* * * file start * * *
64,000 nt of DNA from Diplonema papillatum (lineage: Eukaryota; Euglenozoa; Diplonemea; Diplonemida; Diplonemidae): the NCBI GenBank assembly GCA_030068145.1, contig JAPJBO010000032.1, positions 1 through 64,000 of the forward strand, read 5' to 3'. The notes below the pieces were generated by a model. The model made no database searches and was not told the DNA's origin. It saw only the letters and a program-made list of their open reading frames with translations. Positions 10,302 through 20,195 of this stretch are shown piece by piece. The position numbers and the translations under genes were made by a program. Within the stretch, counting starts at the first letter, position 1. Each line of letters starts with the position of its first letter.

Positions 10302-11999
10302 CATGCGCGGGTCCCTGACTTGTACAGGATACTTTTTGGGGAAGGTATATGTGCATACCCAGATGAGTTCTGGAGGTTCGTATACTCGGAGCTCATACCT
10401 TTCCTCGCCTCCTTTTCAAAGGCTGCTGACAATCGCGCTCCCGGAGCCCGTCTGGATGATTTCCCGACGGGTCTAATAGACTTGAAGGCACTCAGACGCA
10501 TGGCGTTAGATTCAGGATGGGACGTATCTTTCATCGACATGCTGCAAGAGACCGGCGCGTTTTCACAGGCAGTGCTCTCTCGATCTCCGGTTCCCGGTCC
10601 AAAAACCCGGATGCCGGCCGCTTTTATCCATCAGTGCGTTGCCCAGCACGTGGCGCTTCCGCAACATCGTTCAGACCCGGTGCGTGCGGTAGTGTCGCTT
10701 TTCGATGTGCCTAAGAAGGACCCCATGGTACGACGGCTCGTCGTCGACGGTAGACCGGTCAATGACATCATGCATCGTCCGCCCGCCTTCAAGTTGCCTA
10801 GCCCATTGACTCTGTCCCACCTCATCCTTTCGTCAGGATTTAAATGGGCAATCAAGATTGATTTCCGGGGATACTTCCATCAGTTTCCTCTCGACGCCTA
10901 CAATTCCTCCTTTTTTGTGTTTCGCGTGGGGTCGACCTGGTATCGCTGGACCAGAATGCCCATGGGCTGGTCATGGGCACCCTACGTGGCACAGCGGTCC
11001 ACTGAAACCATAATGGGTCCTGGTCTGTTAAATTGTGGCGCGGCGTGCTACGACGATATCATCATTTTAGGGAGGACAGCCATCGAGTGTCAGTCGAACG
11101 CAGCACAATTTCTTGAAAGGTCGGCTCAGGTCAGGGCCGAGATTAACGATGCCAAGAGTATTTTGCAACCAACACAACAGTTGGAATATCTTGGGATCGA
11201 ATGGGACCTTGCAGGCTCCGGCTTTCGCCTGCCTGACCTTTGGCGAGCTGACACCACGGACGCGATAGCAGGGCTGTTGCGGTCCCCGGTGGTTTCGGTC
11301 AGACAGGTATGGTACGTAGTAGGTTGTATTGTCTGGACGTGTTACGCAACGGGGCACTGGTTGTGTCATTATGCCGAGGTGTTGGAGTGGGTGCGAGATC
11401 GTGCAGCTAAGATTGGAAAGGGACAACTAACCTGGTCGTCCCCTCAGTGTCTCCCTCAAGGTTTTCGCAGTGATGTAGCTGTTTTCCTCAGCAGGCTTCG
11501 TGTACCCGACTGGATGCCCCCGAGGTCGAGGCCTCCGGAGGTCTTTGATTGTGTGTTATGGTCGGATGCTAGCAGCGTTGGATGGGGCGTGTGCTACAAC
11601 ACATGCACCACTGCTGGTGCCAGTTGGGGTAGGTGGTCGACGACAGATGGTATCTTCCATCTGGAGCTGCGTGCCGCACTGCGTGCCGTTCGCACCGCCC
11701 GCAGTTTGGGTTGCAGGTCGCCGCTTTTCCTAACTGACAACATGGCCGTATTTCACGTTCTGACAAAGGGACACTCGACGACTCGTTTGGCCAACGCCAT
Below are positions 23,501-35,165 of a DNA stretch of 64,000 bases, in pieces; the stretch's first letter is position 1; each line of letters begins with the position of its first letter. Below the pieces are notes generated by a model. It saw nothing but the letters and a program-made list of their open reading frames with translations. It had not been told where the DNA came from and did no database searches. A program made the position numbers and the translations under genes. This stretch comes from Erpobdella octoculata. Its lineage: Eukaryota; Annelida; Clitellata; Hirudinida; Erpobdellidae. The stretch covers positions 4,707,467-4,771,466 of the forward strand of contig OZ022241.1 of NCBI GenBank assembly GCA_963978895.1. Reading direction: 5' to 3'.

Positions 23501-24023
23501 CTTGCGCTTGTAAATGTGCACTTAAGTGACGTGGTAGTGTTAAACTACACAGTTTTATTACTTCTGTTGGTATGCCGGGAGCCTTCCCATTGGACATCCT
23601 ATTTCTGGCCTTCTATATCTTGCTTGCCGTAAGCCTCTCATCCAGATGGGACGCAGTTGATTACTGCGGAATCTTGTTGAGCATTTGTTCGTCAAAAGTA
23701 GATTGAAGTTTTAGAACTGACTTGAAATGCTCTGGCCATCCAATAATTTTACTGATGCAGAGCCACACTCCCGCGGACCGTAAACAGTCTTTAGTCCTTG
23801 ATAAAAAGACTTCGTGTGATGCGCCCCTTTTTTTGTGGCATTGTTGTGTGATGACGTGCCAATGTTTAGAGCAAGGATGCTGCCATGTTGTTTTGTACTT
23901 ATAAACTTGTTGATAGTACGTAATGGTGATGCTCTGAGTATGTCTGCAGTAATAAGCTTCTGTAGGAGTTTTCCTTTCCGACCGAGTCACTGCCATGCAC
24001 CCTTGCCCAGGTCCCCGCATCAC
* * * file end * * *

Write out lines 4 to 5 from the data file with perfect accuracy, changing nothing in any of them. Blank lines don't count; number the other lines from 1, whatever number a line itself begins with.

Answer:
10401 TTCCTCGCCTCCTTTTCAAAGGCTGCTGACAATCGCGCTCCCGGAGCCCGTCTGGATGATTTCCCGACGGGTCTAATAGACTTGAAGGCACTCAGACGCA
10501 TGGCGTTAGATTCAGGATGGGACGTATCTTTCATCGACATGCTGCAAGAGACCGGCGCGTTTTCACAGGCAGTGCTCTCTCGATCTCCGGTTCCCGGTCC